The effects of differential and lag reinforcement schedules on varied verbal responding by individuals with autism

Ronald Lee, Jennifer J. McComas, Jennifer Jawor

Research output: Contribution to journalArticle

71 Scopus citations

Abstract

Variability has been shown to be a reinforceable dimension of behavior. One procedure that has been demonstrated to increase variability in basic research is the lag reinforcement schedule. On this type of schedule, a response is reinforced if it differs from a specified number of previous responses. Lag schedules are rarely used, however, for increasing response variability in applied settings. The purpose of the present study was to investigate the effects of a lag schedule of differential reinforcement on varied and appropriate verbal responding to social questions by 3 males with autism. A reversal design with a multiple baseline across subjects was used to evaluate the effects of the lag schedule. During baseline, differential reinforcement of appropriate responding (DRA) resulted in little or no varied responding. During the intervention, a Lag 1 requirement was added to the DRA (Lag 1/DRA) resulting in an increase in the percentage of trials with varied and appropriate verbal responding for 2 of the 3 participants. In addition, an increase in the cumulative number of novel verbal responses was also observed for the same 2 participants. These results are discussed in terms of reinforcement schedules that support variability, generalization, and potential stimulus control over varied responding.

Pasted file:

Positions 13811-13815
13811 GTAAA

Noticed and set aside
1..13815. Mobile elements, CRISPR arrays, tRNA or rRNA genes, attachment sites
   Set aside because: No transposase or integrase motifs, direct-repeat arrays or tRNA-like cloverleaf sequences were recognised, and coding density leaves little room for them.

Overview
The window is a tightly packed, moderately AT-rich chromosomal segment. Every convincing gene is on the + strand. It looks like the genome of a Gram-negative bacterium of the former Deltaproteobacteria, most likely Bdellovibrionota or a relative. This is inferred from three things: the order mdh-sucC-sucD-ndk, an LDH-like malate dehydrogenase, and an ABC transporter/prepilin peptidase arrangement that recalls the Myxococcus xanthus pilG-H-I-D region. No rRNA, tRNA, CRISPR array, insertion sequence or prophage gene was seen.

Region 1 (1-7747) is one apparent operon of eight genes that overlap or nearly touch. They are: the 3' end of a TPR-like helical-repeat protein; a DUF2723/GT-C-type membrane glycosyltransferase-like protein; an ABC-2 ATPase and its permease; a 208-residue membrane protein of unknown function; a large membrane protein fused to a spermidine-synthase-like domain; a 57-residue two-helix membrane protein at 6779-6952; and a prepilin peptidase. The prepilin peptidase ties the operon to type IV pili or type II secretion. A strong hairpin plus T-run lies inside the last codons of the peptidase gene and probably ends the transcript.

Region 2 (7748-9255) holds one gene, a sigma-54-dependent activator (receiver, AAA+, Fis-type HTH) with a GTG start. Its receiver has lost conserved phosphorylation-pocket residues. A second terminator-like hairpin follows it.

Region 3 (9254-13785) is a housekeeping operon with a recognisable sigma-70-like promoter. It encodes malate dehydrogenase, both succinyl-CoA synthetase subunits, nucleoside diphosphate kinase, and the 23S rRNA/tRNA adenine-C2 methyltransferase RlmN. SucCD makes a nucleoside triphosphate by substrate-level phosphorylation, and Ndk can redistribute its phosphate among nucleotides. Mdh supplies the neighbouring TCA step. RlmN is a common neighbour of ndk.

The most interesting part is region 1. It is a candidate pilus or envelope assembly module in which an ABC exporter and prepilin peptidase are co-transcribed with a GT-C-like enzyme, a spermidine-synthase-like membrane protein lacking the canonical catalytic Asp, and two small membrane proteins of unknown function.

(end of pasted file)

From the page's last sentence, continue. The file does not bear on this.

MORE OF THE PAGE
Original languageEnglish (US)
Pages (from-to)391-402
Number of pages12
JournalJournal of applied behavior analysis
Volume35
Issue number4
DOIs
StatePublished - 2002

Keywords

  • Behavioral variability
  • Lag reinforcement schedules
  • Verbal responding

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